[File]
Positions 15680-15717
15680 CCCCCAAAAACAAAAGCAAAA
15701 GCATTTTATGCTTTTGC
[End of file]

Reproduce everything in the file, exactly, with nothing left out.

Positions 15680-15717
15680 CCCCCAAAAACAAAAGCAAAA
15701 GCATTTTATGCTTTTGC